Monday, September 8, 2014

Cruise into the Sàmi culture

The energy efficient catamaran has a capacity of 120 passengers

Inari is a small town of 6700 inhabitants in Northern Lapland surrounded by Finland's second biggest lake which counts 3300 islands. The town has a big importance for the Sàmi people, the local indigenous people. Inaugurated in 2012, Sajos, the Sàmi cultural center, is also the home of the parliament. In Finland, three different Sàmi groups are living in the large and wild area: the Northern Sàmi (Northern and Western Lapland), Inari Sàmi and the Skolt Sàmi (smaller community that comes from Russia).

Next to the Siida museum which is dedicated to the Sàmi culture, there is a white catamaran that offers a trip into Sàmi culture from a different angle, twice a day in summer time. The almost 3 hours long cruise brings the passengers to the mystical island of Ukonkivi (Ukko's rock) located at 11km from the city. The boat itself is different from the usual touristic boats. It is brand new with an electrical and a diesel engine. Efficiency and silence are combined which is very appreciable. No black smoke nor annoying noise. The boat is so silent that it is easy to imagine being a swan admiring the breathetaking landscape from the blue water. The other advantage of the catamaran is that it is very stable. There is almost no movements due to the waves.

Slaloming between the rocky islands

On board, interesting explanations about the region, city, lake and Sàmi sites are given in Finnish, German and English. But in the boat there are also booklets in Spanish and French. The commandant is driving the boat from the upper deck and passengers can have a chat with him. At the ground floor there is a bar serving a few drinks and snacks. But what is very nice is the door giving access to the front of the boat. As it is a catamaran and not a traditional boat, the front is straight and not pointed. The view is amazing but it's windy and a bit cold. Watch out for your hat!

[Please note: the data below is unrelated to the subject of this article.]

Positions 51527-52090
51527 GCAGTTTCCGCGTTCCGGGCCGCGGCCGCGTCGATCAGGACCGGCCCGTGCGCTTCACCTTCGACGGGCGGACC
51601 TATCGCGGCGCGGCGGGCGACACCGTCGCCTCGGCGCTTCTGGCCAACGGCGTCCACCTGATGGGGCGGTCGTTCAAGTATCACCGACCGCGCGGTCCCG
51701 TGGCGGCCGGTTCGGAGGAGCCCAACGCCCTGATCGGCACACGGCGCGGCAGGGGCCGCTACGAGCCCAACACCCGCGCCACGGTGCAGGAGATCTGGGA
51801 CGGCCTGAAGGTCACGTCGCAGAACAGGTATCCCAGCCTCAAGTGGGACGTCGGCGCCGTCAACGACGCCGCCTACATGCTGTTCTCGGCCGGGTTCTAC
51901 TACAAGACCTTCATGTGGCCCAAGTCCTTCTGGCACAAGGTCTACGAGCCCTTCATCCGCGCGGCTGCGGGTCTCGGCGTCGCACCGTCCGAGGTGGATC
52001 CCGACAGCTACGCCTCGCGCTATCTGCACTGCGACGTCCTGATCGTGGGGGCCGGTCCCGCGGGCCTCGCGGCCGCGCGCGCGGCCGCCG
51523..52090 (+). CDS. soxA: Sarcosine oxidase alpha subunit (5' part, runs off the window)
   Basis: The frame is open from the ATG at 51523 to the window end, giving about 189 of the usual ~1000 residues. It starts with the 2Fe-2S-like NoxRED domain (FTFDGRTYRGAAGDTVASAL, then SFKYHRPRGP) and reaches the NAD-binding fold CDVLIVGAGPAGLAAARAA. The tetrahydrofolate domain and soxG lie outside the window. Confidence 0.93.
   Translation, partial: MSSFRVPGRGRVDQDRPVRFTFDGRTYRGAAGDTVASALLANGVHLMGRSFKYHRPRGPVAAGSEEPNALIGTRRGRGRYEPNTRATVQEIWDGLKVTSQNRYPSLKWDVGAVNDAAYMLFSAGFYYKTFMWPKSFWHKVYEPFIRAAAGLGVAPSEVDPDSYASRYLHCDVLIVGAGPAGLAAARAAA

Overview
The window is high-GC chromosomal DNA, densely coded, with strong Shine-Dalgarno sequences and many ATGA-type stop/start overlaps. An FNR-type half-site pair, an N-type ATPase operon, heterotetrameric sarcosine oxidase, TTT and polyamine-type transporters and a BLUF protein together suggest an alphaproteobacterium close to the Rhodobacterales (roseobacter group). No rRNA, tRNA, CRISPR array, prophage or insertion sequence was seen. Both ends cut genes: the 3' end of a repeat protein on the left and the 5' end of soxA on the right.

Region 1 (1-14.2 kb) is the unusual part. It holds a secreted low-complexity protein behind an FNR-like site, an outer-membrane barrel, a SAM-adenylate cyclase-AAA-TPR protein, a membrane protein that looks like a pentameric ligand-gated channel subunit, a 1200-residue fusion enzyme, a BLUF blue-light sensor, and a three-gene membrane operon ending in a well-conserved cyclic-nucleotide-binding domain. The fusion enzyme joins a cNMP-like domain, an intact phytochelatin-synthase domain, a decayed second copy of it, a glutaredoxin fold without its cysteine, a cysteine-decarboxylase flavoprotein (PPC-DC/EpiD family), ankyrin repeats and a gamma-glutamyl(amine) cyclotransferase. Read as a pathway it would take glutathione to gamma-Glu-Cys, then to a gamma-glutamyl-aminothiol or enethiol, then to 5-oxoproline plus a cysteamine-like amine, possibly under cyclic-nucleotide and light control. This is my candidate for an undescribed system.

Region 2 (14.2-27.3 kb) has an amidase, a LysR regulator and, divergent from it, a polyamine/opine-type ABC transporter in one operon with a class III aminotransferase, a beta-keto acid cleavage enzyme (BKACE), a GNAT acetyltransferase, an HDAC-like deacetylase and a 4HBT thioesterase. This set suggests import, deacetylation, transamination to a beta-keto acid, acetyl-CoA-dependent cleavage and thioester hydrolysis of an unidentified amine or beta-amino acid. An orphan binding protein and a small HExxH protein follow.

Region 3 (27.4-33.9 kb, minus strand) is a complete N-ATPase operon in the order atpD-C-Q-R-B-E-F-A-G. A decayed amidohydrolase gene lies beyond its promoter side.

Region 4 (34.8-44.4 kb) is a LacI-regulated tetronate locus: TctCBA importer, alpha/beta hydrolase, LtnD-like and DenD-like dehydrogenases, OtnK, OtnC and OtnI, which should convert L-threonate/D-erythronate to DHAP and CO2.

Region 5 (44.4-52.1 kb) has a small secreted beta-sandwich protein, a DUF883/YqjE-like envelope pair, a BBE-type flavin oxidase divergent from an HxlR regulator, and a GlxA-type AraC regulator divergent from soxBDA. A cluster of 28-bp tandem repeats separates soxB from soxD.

The sacred Ukonkivi can be seen from far away

For 50 minutes the boat slaloms between rocky islands born at the ice age. Only a few cottages are hidden behind the tall trees and only a couple of boats are sailing. The lake Inari is like the rest of Lapland: wild and deserted. Ukonkivi is very special. It looks like the teeth of a giant mystical creature looming from the quiet water. It is also an important sacred site in the Sàmi culture. It was a place where the Sàmi have worshipped Ukko or Äijih, the god of Thunder. Sàmi people belived that Ukko protected their life and health, and chased away evil powers, which could threaten hunting and fishing luck.

Panoramic view from the top of Ukonkivi

The boat stops for 20 minutes. Just enough time to climb the 144 wooden stairs (if I've counted them correctly) to the top that is at 30m above the lake and admire the panoramic 360 degrees view. The rock is covered by birch and pine trees plus small bushes. On August 6th, it was a hot summer day (25°C). But as it was hot for a long time, the horizon was a bit foggy and it was difficult to see very far away. The place is absolutely quiet: no wind, no birds, no flies nor mosquitoes. It is said that Ukko doesn't like noise. During the old times women were not allowed and men had to paddle quietly to reach the island. At the top, it is important to look where to walk as a fall would be fatal. 5 minutes before the departure, a sonor signal rings out.

Beautiful sandy beach of the cemetary island

The boat continues to the North in direction of another interesting island with a beautiful sandy beach. It was used by the Sàmi people as a cemetary. People were burried there to protect them from predators. On the lake there are two of these islands. The boat makes an extra stop if someone is interested to have a walk (10km) to an old church and comeback later with the second boat.

The trip costs 22€ for an adult and 11€ for children under 14. It is free of charge for children under 4 years old. It might sound costly but when thinking that the trip is almost 3 hours long, with a stop in a sacred island and with comments in 3 different languages in a hightech boat it really worth the price. The only bad point were the WC out of order. But the commandant warned the passengers in Finnish and English before the departure.

This cruise is definitively a journey in the Sàmi culture!

More info
Inari Sàmi

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